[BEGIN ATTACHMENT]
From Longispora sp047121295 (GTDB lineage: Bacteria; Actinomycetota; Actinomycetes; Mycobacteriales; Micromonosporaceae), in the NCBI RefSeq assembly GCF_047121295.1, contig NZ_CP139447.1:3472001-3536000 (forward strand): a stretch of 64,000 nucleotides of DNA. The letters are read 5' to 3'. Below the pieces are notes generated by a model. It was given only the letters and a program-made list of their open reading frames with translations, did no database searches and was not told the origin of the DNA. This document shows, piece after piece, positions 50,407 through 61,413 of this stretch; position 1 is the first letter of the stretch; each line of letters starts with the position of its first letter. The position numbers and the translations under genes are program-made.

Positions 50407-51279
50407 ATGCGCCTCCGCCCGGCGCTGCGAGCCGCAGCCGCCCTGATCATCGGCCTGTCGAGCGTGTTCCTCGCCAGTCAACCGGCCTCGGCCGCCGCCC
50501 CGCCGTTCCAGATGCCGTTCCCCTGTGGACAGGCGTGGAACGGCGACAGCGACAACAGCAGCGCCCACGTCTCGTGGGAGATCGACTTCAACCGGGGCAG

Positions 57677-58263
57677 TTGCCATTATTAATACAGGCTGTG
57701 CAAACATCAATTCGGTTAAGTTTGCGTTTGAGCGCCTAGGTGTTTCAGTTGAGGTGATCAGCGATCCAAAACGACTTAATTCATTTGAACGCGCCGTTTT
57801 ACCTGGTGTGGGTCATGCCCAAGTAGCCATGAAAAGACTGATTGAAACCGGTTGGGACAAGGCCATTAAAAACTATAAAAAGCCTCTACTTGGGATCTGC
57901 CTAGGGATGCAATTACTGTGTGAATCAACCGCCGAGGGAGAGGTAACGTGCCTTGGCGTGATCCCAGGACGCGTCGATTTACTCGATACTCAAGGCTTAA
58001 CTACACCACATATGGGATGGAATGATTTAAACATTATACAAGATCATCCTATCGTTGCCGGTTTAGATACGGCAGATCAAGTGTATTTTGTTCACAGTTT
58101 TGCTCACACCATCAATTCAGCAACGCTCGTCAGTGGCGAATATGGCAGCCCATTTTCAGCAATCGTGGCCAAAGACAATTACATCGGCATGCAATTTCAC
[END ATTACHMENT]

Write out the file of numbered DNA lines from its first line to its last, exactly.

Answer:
From Longispora sp047121295 (GTDB lineage: Bacteria; Actinomycetota; Actinomycetes; Mycobacteriales; Micromonosporaceae), in the NCBI RefSeq assembly GCF_047121295.1, contig NZ_CP139447.1:3472001-3536000 (forward strand): a stretch of 64,000 nucleotides of DNA. The letters are read 5' to 3'. Below the pieces are notes generated by a model. It was given only the letters and a program-made list of their open reading frames with translations, did no database searches and was not told the origin of the DNA. This document shows, piece after piece, positions 50,407 through 61,413 of this stretch; position 1 is the first letter of the stretch; each line of letters starts with the position of its first letter. The position numbers and the translations under genes are program-made.

Positions 50407-51279
50407 ATGCGCCTCCGCCCGGCGCTGCGAGCCGCAGCCGCCCTGATCATCGGCCTGTCGAGCGTGTTCCTCGCCAGTCAACCGGCCTCGGCCGCCGCCC
50501 CGCCGTTCCAGATGCCGTTCCCCTGTGGACAGGCGTGGAACGGCGACAGCGACAACAGCAGCGCCCACGTCTCGTGGGAGATCGACTTCAACCGGGGCAG

Positions 57677-58263
57677 TTGCCATTATTAATACAGGCTGTG
57701 CAAACATCAATTCGGTTAAGTTTGCGTTTGAGCGCCTAGGTGTTTCAGTTGAGGTGATCAGCGATCCAAAACGACTTAATTCATTTGAACGCGCCGTTTT
57801 ACCTGGTGTGGGTCATGCCCAAGTAGCCATGAAAAGACTGATTGAAACCGGTTGGGACAAGGCCATTAAAAACTATAAAAAGCCTCTACTTGGGATCTGC
57901 CTAGGGATGCAATTACTGTGTGAATCAACCGCCGAGGGAGAGGTAACGTGCCTTGGCGTGATCCCAGGACGCGTCGATTTACTCGATACTCAAGGCTTAA
58001 CTACACCACATATGGGATGGAATGATTTAAACATTATACAAGATCATCCTATCGTTGCCGGTTTAGATACGGCAGATCAAGTGTATTTTGTTCACAGTTT
58101 TGCTCACACCATCAATTCAGCAACGCTCGTCAGTGGCGAATATGGCAGCCCATTTTCAGCAATCGTGGCCAAAGACAATTACATCGGCATGCAATTTCAC